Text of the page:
They’re in a hurry, these three riders, urging their horses on with whip in hand. High peaks appear in the background, little clouds dancing above them to provide a rhythmic accompaniment of their vigorous haste. A painting? Yes, but done in miniature on transparent glass with a mere wisp of a brush. And this goblet’s circular curvature, which certainly made painting more difficult, gives rise to an interesting special effect: by turning the glass the scenery starts to move, as in a film.
The passing scenery is interrupted, however, by a coat of arms: the insignia of Count Johann Leopold von Paar (1693–1741), positioned proudly amidst the protective wings of the crowned, double-headed imperial eagle! And as if that weren’t enough, the artist also included the count’s initials, artfully woven into the vine pattern on the goblet’s base.
This goblet bears no specific reference to the artist himself: his signature consists simply in the painting style, which indicates beyond the shadow of a doubt that it is the work of Ignaz Preißler (1676–1755), who hailed from the border region between Bohemia and Silesia. As one of the most versatile and original artists of the 18th century’s first 40 years, Ignaz Preißler made his career in Breslau (today’s Wrocław) and—from 1729—in the Bohemian town of Kronstadt (today’s Kunštát u Orlického Záhoří). It was beneath his hands that the baroque genre of Hausmalerei reached its climax, and he left behind outstanding examples of the high art of black stain-painted Schwarzlot glass.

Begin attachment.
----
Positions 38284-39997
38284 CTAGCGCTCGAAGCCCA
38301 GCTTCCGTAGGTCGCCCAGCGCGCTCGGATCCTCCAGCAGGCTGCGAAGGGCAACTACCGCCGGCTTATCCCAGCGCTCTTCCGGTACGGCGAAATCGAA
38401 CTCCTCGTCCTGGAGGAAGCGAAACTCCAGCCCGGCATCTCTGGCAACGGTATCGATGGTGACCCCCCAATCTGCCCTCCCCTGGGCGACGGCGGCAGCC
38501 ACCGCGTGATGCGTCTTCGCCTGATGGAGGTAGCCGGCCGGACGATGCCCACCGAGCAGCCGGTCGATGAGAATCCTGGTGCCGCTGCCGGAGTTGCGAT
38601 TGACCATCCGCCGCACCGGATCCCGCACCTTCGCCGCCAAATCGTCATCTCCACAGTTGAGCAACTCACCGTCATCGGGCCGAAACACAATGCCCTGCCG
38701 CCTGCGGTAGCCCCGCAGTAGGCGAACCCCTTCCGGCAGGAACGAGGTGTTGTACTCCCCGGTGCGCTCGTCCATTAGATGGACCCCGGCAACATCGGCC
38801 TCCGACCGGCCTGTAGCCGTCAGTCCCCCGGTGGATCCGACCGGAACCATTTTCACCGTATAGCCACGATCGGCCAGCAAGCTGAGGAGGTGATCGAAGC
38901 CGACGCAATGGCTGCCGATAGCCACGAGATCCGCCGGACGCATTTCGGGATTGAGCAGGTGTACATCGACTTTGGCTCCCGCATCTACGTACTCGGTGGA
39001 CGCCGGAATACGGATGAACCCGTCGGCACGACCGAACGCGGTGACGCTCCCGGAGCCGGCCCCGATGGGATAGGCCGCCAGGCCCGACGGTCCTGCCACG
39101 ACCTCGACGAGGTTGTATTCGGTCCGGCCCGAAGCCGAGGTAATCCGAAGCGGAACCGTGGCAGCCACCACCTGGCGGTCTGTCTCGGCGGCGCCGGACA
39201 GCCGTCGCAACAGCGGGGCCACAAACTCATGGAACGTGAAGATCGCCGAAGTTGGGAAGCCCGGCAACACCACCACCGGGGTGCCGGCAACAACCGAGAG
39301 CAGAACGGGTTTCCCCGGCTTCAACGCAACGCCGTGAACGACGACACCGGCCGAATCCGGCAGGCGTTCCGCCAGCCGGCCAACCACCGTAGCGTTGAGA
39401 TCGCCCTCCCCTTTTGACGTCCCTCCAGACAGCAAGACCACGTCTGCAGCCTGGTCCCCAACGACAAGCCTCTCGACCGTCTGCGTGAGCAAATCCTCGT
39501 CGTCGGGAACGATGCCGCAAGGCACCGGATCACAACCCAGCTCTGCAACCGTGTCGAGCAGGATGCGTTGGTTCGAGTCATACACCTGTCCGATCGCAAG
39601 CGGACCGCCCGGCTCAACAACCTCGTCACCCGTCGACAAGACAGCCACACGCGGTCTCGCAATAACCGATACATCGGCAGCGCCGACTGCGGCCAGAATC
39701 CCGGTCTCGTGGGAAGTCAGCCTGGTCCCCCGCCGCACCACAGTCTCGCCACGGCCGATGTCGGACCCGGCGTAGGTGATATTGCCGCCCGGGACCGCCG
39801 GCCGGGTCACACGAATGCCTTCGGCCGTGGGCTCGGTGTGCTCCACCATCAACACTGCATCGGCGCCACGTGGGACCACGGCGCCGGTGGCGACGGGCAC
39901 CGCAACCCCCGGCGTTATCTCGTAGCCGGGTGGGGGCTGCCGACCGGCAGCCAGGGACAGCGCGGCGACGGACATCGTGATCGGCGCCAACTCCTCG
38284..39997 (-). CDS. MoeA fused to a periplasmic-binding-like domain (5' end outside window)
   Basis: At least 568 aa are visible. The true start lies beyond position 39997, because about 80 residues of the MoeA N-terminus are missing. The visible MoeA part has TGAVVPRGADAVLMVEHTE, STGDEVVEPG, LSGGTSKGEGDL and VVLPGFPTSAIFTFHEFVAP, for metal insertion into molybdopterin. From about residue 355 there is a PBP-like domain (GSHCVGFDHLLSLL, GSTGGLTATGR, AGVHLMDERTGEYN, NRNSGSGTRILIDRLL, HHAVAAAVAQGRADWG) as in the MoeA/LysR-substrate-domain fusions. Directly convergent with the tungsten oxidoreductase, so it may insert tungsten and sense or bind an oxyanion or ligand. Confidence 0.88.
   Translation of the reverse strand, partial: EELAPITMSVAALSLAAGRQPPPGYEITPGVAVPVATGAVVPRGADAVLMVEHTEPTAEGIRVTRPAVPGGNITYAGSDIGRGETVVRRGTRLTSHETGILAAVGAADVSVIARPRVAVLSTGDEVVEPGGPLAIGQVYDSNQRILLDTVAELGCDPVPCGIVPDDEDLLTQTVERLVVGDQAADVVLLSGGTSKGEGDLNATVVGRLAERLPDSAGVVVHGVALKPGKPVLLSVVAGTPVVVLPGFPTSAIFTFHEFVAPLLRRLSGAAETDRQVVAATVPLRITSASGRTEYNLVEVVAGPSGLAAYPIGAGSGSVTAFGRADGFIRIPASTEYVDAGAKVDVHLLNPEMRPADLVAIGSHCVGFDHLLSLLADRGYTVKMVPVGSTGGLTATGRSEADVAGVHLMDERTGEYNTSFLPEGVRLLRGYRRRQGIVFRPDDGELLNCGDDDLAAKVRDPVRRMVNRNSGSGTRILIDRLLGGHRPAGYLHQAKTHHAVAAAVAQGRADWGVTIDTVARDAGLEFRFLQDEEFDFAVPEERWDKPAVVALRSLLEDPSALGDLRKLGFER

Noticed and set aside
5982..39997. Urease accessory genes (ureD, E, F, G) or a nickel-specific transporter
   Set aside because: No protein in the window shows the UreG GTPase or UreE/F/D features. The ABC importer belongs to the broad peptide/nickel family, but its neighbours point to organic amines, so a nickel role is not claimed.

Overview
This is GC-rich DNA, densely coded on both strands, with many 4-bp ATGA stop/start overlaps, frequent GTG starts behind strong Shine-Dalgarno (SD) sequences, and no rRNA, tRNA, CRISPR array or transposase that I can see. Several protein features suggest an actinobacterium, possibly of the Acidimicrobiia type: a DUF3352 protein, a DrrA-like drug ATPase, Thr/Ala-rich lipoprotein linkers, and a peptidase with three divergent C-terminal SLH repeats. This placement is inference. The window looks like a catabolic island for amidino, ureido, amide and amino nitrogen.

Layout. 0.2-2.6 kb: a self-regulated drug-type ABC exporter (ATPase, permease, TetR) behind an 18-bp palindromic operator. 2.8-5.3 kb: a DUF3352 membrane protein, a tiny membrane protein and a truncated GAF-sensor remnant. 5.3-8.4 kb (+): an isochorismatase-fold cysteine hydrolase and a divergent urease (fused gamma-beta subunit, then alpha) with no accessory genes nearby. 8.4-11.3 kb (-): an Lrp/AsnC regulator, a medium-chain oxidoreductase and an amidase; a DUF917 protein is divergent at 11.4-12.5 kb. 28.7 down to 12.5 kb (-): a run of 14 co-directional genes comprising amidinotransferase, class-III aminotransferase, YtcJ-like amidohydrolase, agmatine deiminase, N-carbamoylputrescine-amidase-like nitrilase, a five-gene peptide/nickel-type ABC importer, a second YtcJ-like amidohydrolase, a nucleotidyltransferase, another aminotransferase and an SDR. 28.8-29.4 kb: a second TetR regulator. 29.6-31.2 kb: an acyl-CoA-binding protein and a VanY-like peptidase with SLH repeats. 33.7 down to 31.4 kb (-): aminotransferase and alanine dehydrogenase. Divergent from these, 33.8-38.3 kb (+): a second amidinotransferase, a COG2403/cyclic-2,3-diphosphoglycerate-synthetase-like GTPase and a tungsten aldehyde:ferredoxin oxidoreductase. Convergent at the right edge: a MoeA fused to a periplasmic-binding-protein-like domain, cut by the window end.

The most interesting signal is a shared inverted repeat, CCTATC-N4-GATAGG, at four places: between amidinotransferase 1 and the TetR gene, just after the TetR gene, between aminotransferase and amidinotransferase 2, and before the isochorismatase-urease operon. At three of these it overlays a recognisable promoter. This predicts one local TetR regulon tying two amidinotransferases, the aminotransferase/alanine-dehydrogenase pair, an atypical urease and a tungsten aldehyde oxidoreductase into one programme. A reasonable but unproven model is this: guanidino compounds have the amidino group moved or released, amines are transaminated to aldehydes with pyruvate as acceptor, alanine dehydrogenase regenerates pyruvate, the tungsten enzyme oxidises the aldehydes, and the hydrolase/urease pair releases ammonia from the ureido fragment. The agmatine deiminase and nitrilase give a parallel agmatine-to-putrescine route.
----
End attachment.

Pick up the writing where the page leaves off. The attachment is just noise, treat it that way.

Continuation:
In German, schwarz means “black”. But Lot? This is a term that has long since disappeared from German-speakers’ active vocabularies, perhaps still being vaguely remembered as an old unit of measurement akin to a gram. Originally, back in the Middle Ages, the word Lot had referred to the strips of lead that framed glass panels, and the association between “lead” and “weight” then quite naturally caused these two ideas to mix—as did the metal oxides, glass powder, and binding agents that became the ingredients of a new material with which to paint: so-called Schwarzlot. This material proved ideally suited to the graphic decoration of glass, for it could be permanently fired in at temperatures as low as 600°C.
600°C could be managed by even a very small kiln, making it possible for artists to produce individual commissions at home rather than at the usual manufactories. Which was good when one thinks of the omnipresent ravages of the 30 Years’ War, which made staying put at home an attractive option indeed. No wonder, then, that this artistic technique first established itself in Nuremberg, since that city was also largely spared from fire and murder. And it was thus that one of the most productive and artistically fascinating forms of home-based work for men developed.
This glass will go up for bidding in the auction “Antiques” on 25 April 2018 at Auktionshaus im Kinsky.
Text: Marianne Hussl-Hörmann, Auktionshaus im Kinsky